I posted below about research into the differences in human and chimp genomes. The human – chimpanzee comparison is a favorite rhetorical game on both sides of the creation-evolution debate. One side uses a method of comparison that shows that chimpanzees and human genomes have a remarkable similarity. The other responds that the data is skewed and the comparison is not really so close. The debate, in truth, is irrelevant. As the article points out, exactly what the difference between human and ape genomes’ is depends on what you are measuring. Humans’ and chimpanzees’ bodies are 100% identical if you list the elements that make them up. Their genomes are also 100% identical if you consider what base pairs make up their DNA. Counting genes, again, you get somewhere upwards of 90% similarity.
But what does that really tell us? It’s use as an objection to belief in a Creator comes from the repugnance some feel towards the idea that the human body could have been descended from earlier forms of life. One of the greatest lines in the movie Gettysburg comes when a group of Southern officers are arguing about Darwin’s “new” theories. “Perhaps you were descended from an ape,” says one officer, “And perhaps I was descended from an ape. But I challenge the man here to say that General Robert E. Lee was descended from an ape.” Hear, hear. It seems, at first glance, an idea that insults our dignity.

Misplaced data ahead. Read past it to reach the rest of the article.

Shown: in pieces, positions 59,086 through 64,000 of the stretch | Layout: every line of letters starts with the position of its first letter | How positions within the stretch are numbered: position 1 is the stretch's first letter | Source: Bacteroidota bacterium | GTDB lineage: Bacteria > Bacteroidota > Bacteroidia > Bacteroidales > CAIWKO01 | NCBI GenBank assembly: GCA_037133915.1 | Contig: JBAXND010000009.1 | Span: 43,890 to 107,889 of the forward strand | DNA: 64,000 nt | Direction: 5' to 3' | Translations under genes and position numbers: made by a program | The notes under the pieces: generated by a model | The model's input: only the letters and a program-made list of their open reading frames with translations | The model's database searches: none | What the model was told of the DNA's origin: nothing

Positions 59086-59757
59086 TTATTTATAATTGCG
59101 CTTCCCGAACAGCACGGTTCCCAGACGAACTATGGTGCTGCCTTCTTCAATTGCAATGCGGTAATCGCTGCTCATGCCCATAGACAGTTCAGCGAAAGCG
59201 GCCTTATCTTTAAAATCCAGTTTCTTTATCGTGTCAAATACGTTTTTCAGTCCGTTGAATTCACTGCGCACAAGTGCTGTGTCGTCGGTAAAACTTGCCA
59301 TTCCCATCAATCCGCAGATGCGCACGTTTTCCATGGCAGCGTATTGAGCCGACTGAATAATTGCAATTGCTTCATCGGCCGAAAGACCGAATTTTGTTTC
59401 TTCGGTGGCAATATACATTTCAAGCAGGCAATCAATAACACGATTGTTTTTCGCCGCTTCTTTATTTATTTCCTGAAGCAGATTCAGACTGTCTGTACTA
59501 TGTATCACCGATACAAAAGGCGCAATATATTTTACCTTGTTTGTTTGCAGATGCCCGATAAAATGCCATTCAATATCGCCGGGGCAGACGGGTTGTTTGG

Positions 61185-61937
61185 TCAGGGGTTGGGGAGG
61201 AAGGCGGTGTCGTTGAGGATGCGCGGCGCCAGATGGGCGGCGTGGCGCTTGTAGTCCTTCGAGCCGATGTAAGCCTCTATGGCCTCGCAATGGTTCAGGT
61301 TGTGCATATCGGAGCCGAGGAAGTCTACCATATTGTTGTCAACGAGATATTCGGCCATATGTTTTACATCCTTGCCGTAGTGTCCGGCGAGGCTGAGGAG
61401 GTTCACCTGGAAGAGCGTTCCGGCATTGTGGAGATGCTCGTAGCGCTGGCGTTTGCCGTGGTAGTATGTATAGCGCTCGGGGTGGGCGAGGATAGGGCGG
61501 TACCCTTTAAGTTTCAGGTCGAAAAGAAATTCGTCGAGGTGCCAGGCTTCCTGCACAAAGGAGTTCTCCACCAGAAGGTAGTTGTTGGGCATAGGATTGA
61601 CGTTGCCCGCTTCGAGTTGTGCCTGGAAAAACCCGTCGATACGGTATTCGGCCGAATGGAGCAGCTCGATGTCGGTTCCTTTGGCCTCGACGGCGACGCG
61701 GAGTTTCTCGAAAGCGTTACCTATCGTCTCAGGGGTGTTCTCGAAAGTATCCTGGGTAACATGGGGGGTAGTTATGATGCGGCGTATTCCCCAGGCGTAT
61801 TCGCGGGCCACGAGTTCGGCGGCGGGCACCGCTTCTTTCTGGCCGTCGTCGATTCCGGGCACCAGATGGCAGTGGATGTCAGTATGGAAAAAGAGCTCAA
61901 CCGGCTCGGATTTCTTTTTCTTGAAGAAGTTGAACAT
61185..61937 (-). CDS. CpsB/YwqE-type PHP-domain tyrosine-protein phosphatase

However, this doesn’t seem to be the message received from the Faith, in which we are reminded that we are dust, and to dust we shall return. Scripture compares man variously to worms, grass, rags, and dirt. To relate physical aspects of our nature to “lower” things — perhaps even evolutionarily — does no insult to the dignity of man, judging by the Bible and tradition. For along with the acknowledgment of man’s pettiness stands an insistence on man’s dignity and unique place in God’s plan for nature.
Remember that the Genesis story — that story that reminds us that God made man from dust — notes that dust is brought to life by the breath of God. To accept that man’s body was made in the same fashion as the animals, and even as part of the same physical process, does not mean rejecting this higher, divinely-called nature. To focus solely on the similarities is just as much an error as to focus solely on the differences. Scientists are often blind to that higher nature in man, seeing only the details rather than the whole picture. However similar they may be physically, the difference between men and apes is nevertheless clear to anyone who has eyes to see. After all, the chimpanzees don’t sit around and debate with one another about how insulted they are to be so closely related to man.